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STUCK - Change Is Bad LP

Born Yesterday

STUCK - Change Is Bad LP

$37.95
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Includes d/l code.
Limited to 300 clear vinyl copies. 
Insert with lyrics. 
Highly recommended. 

A needling and sardonic post-punk / noise rock record about time, grief, and politics. Landowner was a big influence on the songwriting, as well as Lithics and Shellac. 

Equal parts atonal and contagious, Change Is Bad is caught in a cycle of time, grief, and transition, and Stuck are hitting the walls trying to stop it from spiraling out of control. To confront it, the band drew from a wide range of influences—Omni, Shellac, Landowner, video game glitches, speedrunning, and sci-fi book series Three Body Problems—that aren’t just namechecks. They’re influences you can actually hear in the music. Interweaving guitars on “Plank II” move gracefully despite their sharp edges. “Bells” barrels through machine gun drumming that never ceases fire. Wiry guitars duel for the spotlight on “Wrong Question” like they’re fighting for their lives. There’s a momentum and insight to it all that keeps you invested until the very end.

Stuck began as a side-project of Greg Obis. After touring nonstop in 2017 with indie rock band Clearance and listening to acts like Uranium Club and Frankie Broyles in the van, Obis wanted to try his hand at post-punk. The more songs he wrote, the more he realized his tracks veered off in jarring and incalculable ways. He quickly began looking for bandmates, ideally local musicians he had never worked with prior — a tricky feat given he contributes to Chicago’s music scene as both an artist (Yeesh, Clearance) and an audio engineer at Chicago Mastering Service. Eventually he solidified a lineup: bassist David Algrim (Gentle Heat), guitarist Donny
Walsh (Surveillance, Krozer), and drummer Tim Green (Furbie). Together, Stuck started
workshopping Obis’ material and found their stride writing collaboratively, releasing a
three-song demo in November 2018 and the tour tape People Pleaser in October 2019.

By the end of last year, Stuck had toured with Pile and sharpened the songs that would become their new full-length. By then, the album basically named itself. “Between 2017 and 2019, there were so many changes in my life,” says Obis, “and all of them were bad.”

Obis tragically lost his mother in 2015, Donald Trump was elected in 2016, his long-running band Yeesh disbanded in 2017, and his father passed away in 2018. For the first time in his adult life, he started going to therapy to process the excessive loss and grief in his life. With Stuck already in motion at that point, working through his emotions via lyrics became part of his healing process.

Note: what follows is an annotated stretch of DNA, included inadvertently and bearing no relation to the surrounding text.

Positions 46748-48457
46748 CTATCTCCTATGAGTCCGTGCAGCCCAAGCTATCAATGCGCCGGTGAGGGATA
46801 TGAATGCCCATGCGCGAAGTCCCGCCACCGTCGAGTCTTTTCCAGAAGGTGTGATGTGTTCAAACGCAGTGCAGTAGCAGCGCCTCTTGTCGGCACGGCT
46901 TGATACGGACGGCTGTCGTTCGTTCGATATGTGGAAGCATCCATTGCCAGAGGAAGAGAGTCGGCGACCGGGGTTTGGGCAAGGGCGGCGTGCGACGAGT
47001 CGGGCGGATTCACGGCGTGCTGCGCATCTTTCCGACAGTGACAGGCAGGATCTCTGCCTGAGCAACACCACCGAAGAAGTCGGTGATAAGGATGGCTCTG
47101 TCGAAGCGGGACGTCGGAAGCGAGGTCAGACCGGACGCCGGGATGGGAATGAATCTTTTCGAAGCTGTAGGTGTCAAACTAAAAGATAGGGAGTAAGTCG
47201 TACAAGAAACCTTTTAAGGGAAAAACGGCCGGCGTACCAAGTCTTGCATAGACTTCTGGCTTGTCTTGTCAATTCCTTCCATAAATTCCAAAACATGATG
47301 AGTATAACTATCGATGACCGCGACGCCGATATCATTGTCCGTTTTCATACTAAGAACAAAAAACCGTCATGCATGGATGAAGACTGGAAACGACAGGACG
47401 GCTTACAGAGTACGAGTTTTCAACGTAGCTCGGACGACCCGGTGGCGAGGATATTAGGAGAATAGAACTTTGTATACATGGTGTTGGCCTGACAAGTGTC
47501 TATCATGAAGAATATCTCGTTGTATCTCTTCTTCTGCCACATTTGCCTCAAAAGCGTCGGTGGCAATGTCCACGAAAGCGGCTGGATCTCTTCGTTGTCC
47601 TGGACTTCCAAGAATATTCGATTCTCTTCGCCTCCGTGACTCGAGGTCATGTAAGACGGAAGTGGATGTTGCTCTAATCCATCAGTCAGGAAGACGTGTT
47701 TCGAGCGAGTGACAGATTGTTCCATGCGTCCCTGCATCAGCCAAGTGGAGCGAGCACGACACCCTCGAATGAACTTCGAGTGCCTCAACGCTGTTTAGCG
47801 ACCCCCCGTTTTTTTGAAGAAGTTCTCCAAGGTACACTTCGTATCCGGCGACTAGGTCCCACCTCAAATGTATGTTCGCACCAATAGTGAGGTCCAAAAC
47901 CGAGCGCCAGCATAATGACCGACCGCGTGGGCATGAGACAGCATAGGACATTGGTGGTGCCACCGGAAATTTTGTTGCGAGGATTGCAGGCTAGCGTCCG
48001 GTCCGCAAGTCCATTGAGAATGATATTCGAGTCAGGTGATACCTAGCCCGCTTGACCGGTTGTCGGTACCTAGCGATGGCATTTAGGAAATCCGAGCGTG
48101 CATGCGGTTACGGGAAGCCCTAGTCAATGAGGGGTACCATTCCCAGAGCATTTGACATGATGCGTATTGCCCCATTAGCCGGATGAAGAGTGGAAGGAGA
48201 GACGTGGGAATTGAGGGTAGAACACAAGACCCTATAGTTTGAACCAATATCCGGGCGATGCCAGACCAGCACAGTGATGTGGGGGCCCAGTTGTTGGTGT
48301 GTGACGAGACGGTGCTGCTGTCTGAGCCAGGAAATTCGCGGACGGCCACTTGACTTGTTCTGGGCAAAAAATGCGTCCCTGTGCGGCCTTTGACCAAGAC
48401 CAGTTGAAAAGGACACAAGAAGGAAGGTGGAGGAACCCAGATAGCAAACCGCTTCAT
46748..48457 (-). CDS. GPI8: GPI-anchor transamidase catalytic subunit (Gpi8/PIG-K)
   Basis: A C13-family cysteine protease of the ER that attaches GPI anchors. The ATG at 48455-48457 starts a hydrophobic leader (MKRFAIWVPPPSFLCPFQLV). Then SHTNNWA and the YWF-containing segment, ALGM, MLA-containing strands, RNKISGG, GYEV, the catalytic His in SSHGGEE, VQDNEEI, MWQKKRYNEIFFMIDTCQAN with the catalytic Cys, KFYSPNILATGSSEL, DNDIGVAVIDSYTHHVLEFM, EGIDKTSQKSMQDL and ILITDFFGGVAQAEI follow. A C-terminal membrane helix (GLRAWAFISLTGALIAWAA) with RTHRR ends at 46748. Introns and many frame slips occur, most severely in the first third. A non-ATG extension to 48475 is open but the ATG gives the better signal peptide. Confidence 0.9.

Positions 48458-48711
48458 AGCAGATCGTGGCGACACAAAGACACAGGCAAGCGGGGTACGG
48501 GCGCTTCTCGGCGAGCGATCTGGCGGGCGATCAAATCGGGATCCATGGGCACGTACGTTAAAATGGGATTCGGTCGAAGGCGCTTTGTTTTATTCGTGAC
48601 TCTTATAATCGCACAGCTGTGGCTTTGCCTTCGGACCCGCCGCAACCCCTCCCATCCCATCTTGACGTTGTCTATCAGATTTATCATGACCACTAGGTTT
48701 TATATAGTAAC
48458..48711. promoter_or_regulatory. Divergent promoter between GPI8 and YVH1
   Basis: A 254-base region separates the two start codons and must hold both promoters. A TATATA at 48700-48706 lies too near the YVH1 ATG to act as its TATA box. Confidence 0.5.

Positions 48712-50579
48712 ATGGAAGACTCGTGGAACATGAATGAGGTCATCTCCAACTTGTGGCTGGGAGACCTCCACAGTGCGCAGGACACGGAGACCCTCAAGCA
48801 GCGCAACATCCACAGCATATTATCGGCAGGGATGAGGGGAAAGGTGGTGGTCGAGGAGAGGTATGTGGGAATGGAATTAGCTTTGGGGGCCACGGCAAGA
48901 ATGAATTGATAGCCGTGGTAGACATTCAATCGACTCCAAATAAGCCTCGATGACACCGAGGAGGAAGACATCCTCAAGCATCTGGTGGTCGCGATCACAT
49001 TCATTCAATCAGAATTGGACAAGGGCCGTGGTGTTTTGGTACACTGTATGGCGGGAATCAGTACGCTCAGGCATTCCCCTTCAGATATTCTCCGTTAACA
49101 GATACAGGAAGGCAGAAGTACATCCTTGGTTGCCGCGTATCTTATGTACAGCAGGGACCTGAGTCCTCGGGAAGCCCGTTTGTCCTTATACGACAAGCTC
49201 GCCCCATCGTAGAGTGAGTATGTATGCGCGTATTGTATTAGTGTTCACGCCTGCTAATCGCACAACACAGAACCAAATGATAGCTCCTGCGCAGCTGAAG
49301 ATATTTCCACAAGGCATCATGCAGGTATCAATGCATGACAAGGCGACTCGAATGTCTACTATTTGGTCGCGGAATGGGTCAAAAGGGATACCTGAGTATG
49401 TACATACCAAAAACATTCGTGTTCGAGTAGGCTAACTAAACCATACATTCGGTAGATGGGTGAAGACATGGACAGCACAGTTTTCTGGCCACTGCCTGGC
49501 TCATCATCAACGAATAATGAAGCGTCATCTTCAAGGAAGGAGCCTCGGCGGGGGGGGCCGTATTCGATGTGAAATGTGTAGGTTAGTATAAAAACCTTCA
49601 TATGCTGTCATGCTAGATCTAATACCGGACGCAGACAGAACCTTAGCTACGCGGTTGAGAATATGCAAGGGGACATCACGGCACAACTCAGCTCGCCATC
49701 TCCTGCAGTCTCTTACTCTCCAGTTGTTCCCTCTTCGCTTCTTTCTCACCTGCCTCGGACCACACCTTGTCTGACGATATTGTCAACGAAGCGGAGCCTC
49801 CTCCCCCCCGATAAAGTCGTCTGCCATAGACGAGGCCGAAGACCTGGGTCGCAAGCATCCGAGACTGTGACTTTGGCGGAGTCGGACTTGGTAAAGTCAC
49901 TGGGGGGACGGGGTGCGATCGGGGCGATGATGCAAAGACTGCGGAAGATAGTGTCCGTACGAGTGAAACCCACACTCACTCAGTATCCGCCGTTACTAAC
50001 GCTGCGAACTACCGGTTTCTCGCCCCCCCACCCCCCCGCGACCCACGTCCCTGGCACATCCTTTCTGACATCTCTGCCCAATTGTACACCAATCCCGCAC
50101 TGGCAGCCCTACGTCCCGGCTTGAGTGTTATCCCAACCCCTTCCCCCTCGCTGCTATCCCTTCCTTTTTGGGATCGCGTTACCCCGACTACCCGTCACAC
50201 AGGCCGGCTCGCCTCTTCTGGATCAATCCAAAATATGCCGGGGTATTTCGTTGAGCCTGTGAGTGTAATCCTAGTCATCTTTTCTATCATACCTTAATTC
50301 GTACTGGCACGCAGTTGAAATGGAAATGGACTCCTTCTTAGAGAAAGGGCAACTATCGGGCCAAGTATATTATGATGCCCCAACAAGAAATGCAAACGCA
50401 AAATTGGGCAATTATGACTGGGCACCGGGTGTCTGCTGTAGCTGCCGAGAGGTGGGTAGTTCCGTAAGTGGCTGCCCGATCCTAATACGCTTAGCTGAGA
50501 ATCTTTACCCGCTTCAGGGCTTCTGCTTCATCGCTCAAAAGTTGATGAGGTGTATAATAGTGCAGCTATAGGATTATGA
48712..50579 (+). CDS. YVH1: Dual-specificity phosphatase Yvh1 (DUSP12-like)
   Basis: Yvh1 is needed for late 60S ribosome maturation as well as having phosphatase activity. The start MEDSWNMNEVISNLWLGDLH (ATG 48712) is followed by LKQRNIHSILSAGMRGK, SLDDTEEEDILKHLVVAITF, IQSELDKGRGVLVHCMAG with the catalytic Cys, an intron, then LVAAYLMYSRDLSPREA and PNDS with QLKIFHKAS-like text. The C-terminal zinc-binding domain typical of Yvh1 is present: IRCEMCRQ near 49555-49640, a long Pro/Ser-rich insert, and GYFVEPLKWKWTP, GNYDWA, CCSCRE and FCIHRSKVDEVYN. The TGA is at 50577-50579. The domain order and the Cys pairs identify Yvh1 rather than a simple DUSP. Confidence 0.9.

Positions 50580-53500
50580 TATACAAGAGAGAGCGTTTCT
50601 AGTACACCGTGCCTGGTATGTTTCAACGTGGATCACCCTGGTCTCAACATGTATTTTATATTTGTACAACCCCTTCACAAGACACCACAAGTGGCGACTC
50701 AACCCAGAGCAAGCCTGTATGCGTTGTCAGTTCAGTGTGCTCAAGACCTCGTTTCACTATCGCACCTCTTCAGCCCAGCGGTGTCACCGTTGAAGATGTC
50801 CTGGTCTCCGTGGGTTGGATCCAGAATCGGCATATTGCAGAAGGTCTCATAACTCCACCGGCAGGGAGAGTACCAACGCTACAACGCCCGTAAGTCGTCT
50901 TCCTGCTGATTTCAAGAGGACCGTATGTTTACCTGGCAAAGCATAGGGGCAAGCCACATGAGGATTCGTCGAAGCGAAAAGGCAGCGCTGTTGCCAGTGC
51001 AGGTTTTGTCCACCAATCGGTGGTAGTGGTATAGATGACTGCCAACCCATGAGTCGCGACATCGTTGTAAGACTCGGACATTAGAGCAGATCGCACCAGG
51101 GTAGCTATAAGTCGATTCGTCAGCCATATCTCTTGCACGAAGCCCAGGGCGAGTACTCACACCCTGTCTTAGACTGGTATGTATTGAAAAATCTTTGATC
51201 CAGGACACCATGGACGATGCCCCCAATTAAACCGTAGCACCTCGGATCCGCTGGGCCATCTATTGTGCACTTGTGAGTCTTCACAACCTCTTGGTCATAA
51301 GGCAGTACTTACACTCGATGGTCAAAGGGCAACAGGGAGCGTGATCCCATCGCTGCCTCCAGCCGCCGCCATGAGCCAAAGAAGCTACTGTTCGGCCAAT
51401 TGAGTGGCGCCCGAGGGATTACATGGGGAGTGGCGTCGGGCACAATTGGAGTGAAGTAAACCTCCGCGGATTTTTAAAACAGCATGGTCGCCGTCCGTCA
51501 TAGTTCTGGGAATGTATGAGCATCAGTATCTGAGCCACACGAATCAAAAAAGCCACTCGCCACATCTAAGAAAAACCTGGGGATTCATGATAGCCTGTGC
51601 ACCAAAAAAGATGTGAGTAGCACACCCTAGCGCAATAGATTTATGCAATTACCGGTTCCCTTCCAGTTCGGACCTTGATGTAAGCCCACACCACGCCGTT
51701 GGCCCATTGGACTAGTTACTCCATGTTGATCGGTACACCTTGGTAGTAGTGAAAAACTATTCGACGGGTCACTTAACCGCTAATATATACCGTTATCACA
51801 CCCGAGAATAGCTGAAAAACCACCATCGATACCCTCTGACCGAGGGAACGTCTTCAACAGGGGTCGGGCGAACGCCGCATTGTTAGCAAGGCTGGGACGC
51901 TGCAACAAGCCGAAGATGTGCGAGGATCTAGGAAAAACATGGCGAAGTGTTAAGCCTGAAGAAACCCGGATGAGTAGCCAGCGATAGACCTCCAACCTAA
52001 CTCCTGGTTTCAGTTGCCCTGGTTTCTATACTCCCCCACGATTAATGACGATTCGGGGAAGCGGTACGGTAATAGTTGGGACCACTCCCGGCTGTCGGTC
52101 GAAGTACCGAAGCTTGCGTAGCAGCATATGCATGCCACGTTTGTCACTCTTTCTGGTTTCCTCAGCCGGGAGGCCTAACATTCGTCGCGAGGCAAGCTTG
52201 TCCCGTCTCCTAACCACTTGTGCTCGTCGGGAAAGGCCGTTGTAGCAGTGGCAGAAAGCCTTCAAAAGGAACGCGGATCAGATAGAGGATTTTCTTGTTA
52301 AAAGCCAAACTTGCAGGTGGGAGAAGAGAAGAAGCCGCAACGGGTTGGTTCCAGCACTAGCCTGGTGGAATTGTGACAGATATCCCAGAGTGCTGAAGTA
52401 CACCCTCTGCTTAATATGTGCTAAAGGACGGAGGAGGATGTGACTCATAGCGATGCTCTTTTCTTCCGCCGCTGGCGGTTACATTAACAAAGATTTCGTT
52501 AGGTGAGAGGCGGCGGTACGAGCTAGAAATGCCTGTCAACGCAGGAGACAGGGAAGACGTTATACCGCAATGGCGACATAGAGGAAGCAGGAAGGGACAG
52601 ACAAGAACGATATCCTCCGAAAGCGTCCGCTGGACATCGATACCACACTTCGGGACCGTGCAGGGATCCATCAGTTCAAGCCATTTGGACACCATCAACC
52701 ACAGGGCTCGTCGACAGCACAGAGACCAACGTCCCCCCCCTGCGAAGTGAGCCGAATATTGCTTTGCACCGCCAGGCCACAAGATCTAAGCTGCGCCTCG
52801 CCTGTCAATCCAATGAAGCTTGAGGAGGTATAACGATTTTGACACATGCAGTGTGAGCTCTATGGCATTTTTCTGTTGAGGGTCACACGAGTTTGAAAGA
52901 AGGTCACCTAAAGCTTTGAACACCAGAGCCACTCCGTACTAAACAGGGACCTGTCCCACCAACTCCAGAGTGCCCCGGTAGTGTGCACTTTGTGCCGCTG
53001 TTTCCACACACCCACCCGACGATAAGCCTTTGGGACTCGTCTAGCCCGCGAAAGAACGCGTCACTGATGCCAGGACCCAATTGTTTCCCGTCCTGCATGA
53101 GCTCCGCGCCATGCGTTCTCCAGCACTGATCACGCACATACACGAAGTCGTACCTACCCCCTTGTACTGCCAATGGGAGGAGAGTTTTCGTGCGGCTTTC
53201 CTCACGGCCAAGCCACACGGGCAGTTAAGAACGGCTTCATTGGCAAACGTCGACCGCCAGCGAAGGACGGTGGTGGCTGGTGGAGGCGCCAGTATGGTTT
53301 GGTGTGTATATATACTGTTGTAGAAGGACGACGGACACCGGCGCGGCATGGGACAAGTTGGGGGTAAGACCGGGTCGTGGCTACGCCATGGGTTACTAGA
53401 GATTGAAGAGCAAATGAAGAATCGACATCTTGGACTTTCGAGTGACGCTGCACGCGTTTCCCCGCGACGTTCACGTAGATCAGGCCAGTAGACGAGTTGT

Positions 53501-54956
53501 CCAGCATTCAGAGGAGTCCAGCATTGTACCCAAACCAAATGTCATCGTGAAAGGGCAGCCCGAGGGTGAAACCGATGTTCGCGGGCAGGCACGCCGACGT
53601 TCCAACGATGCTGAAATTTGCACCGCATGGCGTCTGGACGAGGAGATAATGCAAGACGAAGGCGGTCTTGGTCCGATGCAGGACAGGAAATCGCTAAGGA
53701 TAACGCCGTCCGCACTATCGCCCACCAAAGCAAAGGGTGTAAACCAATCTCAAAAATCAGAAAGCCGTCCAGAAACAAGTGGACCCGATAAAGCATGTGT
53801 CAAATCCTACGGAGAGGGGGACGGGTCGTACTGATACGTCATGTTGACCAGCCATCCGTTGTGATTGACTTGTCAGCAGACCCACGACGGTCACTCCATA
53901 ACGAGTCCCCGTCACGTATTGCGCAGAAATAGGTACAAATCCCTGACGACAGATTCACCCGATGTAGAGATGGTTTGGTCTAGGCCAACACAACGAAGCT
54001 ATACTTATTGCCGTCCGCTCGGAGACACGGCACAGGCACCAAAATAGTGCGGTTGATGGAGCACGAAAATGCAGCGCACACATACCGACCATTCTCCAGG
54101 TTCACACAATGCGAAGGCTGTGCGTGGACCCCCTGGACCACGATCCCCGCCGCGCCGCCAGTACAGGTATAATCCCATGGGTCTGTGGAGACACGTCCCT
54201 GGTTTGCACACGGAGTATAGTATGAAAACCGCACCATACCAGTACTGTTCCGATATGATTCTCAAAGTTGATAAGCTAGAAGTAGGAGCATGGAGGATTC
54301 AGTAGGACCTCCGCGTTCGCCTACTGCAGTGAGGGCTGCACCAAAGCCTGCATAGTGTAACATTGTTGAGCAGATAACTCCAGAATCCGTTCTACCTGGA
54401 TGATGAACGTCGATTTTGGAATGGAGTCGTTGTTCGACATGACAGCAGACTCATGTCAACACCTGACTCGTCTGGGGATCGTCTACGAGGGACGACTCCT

“I hate writing lyrics. It makes me self-conscious,” says Obis. “I tried to let the words come to me while recording because I already knew the topics and talked about them in therapy — which is why I definitely cried in the studio at one point.”

By undergoing personal therapy and examining the ways in which our brains process grief, Obis began seeing the lyric-writing process in a new way. Now when he heard stories like the Trump administration slashing funding for domestic funding programs on WNYC’s podcast On the Media, with a host emphasizing that people would die from this, he could translate the cyclical nature of politics, grief, and depression into tracks like “Plank II” and “Bug Song.” It just so happened that Obis could scream and wail while writing Change Is Bad, too. He embodies different voices not just throughout the album, but throughout a song, accentuating the manic spiraling of his lyrics in the vein of Daughters or mewithoutYou. His singing style transformed from an enunciated, crisp, melodramatic manner to an unhinged, manic, theatrical cleansing — a step-up from the austere talk-singing of most post-punk acts.

“Right before I started writing, I saw The Jesus Lizard at Metro. Seeing a 59-year-old guy run out into the audience screaming with every song was incredible. I wanted to channel as much David Yow as I could. It influenced the aesthetics of how I approached my style of playing,” says Obis. “When you’re onstage, you have to overact and deliver at 150% because only 75% is going to be communicated to an audience.”

Change Is Bad may be the first album you hear from Stuck, but it’s a record so knee deep in mental anguish, post-punk spirit, and profound sincerity that you can’t help but listen to it again.


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